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How to Find the Right Vet for Your Pet

How to Find the Right Vet for Your Pet

Because so many of us think of pets as part of the family, we want to make sure they get the quality medical care they deserve.

A good veterinarian can make a big difference in helping your furry friend living a long, healthy and happy life, so it makes sense to take the time to find the right one.

A professional veterinarian should be able to look after your pet’s routine healthcare needs, foresee potential medical issues, provide appropriate preventative care and handle pet emergencies as they arise.

Finding a suitable veterinary practice for your pet is a personal choice, but there are certainly ways to make the process more efficient. Here are our top tips for choosing a veterinarian in Australia:

Think about the distance

Finding a decent animal clinic fairly close to your home isn’t just convenient – in an emergency, that proximity could save your pet’s life. Choose a practice that’s easy to drive to and has ample parking.

What kind of care does your pet need?

Just like our own doctors, some pet doctors are generalists and some are specialists. Some may focus on dogs, some on cats and others on horses. Others specialise in the care of birds and exotics.

There’s no such thing as a ‘one size fits all’ veterinarian, so do your research, ask questions and make sure the vet you choose matches up with the pet you own (and its medical conditions).

Check accreditation and experience

Find out where your vet is accredited. In Australia, this might be through the Australian Veterinary Association (AVA), the Accreditation Program for Australian Veterinarians (APAV) or another accreditation program.

Quality vets tend to add extra certifications and training to their repertoire as their careers progress, so check on any additional qualifications or memberships.

Does the practice have any specialists on hand, and if so, what kind? What certifications do the veterinary nurses have, and how long have they been on staff?

A high turnover rate is often a sign of a less-than-ideal practice. Is the place adequately staffed or run off its feet? These are the sorts of things to find out.

Personal recommendations

Choosing the right vet comes down to trust. You want a veterinary practice with a proven track record of treating pets well and dealing with people professionally.

Talk to other pet owners and those who work in the pet industry (groomers, pet sitters, pet shop managers, kennel owners, etc.) – they should be able to give you some recommendations.

Once you’ve got a short list, start ringing around and ask them any specific questions you have. Whichever one provides the answers you’re most comfortable with goes to the top of the list.

Check them out in person

Visiting a pet clinic can be useful, not just to ask questions in person but so you can meet some of the staff, get a feel for the place and find out what kind of equipment and facilities they have.

Most top-notch veterinary practices will have ultrasound and X-ray machines, dentistry equipment, eye pressure and blood pressure monitoring systems and IV pumps, just for starters.

If the clinic has facilities for keeping pets overnight, what are they like? What are their emergency procedures? What happens if something happens after hours? Does the clinic provide any kind of extra services like cat boarding or puppy training?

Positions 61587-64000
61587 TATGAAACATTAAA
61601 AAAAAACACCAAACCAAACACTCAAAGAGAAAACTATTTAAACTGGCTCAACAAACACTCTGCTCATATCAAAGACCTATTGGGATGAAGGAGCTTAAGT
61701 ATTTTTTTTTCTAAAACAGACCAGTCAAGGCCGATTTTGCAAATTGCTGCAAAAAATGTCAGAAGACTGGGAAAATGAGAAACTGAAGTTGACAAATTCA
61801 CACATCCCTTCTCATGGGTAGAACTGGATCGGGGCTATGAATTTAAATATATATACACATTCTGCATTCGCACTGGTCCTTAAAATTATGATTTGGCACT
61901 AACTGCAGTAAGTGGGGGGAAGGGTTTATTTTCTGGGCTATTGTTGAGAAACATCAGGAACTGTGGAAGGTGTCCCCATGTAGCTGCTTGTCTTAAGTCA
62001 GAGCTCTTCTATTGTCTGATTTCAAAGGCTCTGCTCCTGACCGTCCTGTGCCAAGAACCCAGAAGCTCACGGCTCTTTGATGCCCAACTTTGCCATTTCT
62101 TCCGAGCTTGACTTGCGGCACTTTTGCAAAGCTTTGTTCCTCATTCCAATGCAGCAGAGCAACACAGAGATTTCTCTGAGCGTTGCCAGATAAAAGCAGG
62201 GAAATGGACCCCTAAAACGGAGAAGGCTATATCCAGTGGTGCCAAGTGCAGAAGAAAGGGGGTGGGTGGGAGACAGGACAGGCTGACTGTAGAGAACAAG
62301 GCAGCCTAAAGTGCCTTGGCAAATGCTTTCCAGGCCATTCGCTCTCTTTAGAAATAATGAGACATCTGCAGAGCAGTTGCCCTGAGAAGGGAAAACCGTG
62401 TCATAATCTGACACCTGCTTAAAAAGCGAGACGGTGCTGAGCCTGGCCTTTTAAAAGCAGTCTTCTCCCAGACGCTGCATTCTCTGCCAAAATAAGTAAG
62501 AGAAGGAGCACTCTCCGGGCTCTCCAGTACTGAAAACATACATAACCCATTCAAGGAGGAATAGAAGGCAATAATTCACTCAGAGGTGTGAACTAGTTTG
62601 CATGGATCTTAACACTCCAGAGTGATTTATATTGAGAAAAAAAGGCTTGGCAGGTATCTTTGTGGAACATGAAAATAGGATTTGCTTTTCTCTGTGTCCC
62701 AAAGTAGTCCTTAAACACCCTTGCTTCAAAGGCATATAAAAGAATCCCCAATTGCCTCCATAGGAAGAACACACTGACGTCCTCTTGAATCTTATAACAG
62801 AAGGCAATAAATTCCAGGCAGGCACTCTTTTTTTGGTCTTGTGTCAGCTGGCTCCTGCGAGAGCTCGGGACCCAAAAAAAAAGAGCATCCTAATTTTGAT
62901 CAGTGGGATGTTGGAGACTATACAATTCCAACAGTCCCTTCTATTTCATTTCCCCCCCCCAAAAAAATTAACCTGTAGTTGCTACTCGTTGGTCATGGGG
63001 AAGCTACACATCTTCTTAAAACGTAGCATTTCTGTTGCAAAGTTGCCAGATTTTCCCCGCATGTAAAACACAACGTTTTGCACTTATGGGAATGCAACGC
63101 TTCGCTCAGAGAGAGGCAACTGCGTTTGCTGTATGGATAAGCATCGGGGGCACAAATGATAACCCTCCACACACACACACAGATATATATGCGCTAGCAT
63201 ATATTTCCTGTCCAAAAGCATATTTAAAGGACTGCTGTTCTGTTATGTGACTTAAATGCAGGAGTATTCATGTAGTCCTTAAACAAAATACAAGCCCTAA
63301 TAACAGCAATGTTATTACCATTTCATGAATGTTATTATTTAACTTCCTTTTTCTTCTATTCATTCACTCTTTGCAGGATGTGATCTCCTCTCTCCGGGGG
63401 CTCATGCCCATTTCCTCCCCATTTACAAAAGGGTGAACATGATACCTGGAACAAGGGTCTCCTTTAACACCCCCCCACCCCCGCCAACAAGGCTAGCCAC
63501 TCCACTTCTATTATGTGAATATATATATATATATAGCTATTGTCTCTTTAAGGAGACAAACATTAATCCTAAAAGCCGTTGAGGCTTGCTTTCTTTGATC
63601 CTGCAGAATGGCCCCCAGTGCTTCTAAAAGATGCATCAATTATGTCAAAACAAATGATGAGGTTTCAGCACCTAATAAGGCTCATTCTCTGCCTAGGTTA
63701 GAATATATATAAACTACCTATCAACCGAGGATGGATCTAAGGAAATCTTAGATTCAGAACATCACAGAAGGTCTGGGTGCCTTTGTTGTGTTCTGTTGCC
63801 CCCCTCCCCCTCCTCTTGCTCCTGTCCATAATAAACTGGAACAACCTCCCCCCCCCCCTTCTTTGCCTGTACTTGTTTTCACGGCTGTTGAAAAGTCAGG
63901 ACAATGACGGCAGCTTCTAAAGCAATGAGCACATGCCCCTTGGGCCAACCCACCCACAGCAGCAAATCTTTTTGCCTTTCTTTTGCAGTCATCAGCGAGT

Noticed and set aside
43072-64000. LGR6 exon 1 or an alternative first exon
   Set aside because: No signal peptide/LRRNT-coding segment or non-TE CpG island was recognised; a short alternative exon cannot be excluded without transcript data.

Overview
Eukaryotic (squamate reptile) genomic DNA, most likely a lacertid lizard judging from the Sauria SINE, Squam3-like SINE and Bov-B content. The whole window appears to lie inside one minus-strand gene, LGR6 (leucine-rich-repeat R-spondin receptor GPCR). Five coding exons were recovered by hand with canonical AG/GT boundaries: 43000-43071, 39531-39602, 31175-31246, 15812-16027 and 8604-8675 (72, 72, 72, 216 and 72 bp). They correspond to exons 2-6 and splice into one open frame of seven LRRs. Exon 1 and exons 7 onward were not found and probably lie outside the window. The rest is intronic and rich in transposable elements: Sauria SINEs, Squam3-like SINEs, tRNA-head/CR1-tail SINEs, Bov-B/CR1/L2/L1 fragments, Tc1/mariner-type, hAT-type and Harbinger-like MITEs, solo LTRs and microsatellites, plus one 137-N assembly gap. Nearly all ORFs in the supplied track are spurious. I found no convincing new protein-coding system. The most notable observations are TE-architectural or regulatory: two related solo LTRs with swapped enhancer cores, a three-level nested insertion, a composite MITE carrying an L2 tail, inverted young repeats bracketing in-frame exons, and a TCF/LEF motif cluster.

Ask about surgery, pain management, holistic care (if you’re interested in alternative treatments) and after-care support.

Attentiveness is everything

One of the most crucial characteristics of a good vet is a high level of attentiveness, stemming from a genuine love for animals. A veterinarian who is willing to give you and your pet full attention is less likely to miss something vital during diagnoses.

A busy vet is usually a good vet, but they shouldn’t be so rushed that they don’t have time to properly assess your pet’s needs. A good veterinarian is calm, gentle and assertive, with positive body language.

It’s important to develop a comfortable, communicative rapport with your vet. If things don’t feel ‘quite right’ to you for any reason, maybe that’s a sign that you need to keep looking.

A high-quality veterinarian will be able to interact in a friendly, competent manner with pets, pet owners and clinic staff and show obvious enthusiasm for their work.

Compare prices

One thing Aussie pet owners will soon discover is that prices for veterinary care in this country can fluctuate wildly. You might be quoted $30 for a pet vaccination at once place and $65 for the same service down the road.

Whether the practice is franchised or independent can make a difference in the price structure too, so it pays to shop around. No matter which vet you end up choosing, it’s worth looking into pet insurance. It’s not expensive but it can certainly help deal with those lofty vet bills that crop up during your pet’s lifetime.

Key takeaways:

  • Veterinarians in Australia vary considerably in experience level and price; our top tips can help you find the one that’s just right for your pet
  • Check into the accreditation of veterinarians and their staff, and find out how long nurses and assistants have been working for the vet practice
  • Professionals in the pet industry (kennel owners, groomers, pet shop owners, etc.) should be able to give you solid recommendations for a well-respected vet
  • A veterinary clinic close to where you live is not only more convenient, but could save your pet’s life in an emergency

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